What changes does the Bill make to RTM claims?
- The non-residential limit is increased from 25% to 50% bringing more claims in respect of mixed-use properties within scope.
- In an RTM claim, the RTM Company or a member of the RTM Company is no longer liable for the landlord’s legal fees except where there are Court or Tribunal proceedings and the Court/Tribunal has the power to award costs under this section. The Tribunal has the power to order costs where a claim notice is withdrawn or ceases to have effect and the RTM Company has acted unreasonably.
What changes does the Bill make to the administration of service charges paid by residential long leaseholders?
- The statutory regulation of service charges is extended to fixed service charges.
- There is a new requirement for service charge demands to be in a specified form and served in a specified manner, otherwise sums are not due.
- There is a new requirement for a written statement of account to be provided by landlords within 6 months of the end of the 12-month accounting period and to be accompanied by an annual report explaining the service charges. There will be a specified form for the statement of account.
- There is a new right for a leaseholder to require a landlord to provide specific information in relation to service charges and insurance. What falls within the scope of specified information will be determined by secondary legislation.
- The new rights to information detailed above will replace existing rights for a leaseholder to request inspection of invoices and receipts supporting service charge accounts.
- A failure to comply will no longer give rise to an offence and potential fine. Instead, a tenant can enforce via the Tribunal with an order for specific performance and damages of up to £5,000.
- The Bill prevents landlords from seeking to recover costs linked to placing and managing insurance via the service charge with the only charge which can be made being the insurance premium itself. A leaseholder will have a right to claim damages where prohibited sums for insurance have been included in the service charge.
- There will be a new duty on landlords to publish an administration charge schedule. For each charge, the schedule must show the amount of the charge or if it is not possible to determine its amount, how the amount will be determined. Regulations will follow with more information as to the form and content of the schedule.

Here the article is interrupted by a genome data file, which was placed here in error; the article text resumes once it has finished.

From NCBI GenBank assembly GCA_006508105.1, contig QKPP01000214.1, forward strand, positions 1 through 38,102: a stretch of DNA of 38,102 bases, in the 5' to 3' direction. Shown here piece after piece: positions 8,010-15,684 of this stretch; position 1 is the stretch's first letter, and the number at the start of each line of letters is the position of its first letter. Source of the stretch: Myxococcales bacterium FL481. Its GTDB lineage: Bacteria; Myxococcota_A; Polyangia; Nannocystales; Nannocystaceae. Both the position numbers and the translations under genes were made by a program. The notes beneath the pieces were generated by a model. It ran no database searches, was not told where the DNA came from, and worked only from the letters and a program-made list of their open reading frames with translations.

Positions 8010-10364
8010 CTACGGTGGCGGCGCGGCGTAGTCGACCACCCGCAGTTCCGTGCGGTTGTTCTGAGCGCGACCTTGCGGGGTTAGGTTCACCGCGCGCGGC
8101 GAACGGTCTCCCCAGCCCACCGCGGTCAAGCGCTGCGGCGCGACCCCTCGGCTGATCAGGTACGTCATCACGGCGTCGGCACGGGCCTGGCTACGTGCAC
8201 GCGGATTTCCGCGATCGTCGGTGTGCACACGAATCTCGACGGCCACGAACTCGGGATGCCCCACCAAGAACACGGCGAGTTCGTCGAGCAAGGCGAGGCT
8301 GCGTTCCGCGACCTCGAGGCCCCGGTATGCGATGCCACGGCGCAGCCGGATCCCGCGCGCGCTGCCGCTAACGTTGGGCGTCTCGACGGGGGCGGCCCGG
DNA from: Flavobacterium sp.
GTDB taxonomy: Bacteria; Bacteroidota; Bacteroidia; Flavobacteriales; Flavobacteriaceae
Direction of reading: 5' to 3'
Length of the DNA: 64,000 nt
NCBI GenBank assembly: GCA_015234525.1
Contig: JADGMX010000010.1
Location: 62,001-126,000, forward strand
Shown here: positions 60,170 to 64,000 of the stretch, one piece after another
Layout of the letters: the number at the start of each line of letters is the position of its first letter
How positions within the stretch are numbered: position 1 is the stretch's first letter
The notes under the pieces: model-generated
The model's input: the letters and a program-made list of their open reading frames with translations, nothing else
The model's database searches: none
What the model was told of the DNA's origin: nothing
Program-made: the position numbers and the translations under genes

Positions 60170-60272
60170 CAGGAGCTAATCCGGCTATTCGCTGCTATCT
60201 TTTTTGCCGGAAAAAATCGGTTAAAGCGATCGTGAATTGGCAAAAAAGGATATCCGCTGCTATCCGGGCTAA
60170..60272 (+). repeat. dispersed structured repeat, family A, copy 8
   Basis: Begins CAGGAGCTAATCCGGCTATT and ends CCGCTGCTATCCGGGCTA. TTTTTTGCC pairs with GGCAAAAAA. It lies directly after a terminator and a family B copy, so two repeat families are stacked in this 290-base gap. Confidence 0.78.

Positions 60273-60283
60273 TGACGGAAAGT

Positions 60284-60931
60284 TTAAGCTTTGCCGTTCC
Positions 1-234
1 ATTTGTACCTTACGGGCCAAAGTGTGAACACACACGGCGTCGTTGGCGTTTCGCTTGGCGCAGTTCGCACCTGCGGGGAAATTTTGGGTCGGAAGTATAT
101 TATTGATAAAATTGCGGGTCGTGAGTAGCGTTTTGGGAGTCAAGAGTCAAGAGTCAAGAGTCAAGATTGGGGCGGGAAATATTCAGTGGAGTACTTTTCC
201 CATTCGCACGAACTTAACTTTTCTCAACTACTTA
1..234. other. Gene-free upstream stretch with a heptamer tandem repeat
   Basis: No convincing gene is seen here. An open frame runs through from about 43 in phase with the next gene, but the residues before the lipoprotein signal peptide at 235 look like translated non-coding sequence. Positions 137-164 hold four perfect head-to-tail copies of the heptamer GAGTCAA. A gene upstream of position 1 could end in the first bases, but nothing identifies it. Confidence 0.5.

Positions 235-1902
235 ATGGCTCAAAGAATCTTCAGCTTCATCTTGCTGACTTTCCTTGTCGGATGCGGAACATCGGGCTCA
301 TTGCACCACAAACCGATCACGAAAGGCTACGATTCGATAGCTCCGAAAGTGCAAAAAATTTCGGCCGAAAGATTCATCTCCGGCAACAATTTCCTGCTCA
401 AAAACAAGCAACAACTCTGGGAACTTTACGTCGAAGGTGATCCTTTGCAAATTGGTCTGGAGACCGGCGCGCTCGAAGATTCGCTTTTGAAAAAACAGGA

- Under the Bill a landlord’s right to claim litigation costs from tenants of dwellings will be severely curtailed. A landlord will not be able to recover its litigation costs by way of service charges or administration charges unless an application is made to a Court/Tribunal to seek an order that those costs are payable by way of service charges or by way of administration charges by the defaulting lessee. The Court/Tribunal can make such an order if it is just and equitable to do so.
- The Bill also gives a new right to tenants to claim litigation costs from landlords by an implied term into their lease which if ordered by a Court /Tribunal means that landlords must pay the tenant’s litigation costs.
Does the Bill give any new rights to freeholders who pay estate management charges towards the upkeep of an estate?
- Under the Bill, freeholders will be given the ability to challenge the reasonableness of estate management charges in the same way as leaseholders can challenge the reasonableness of service charges currently. There are also provisions for a freeholder to consult with other freeholders contributing to the estate management charge in relation to works which exceed an appropriate amount to determined in secondary legislation in the same way as under Section 20 of the Landlord and Tenant Act 1985.
- Demands for estate management charges must also be in a specified form, with annual reports sent and further statutory rights to information also granted.
- The Government can publish a code of practice in relation to management of freehold estates.
Is there anything else contained in the Bill?
- A tenant of a qualifying lease of a house or a flat is given the right to vary the lease to pay a peppercorn rent. A qualifying lease is one where the unexpired term of the lease is more than 150 years. The Bill provides for a series of notices and counter-notices to be served which could be a potential area for disputes. Effectively, these provisions enable a leaseholder to buy out their ground rent without extending the term of their lease or buying the freehold.
The Bill has started its journey through Parliament and for many freeholders, investors, landlords and other stakeholders in residential leasehold property there is much in the Bill to consider. The Government’s consultation on reducing ground rents in existing leases closes on 21 December 2023 and the Government’s response to that consultation can be expected in 2024.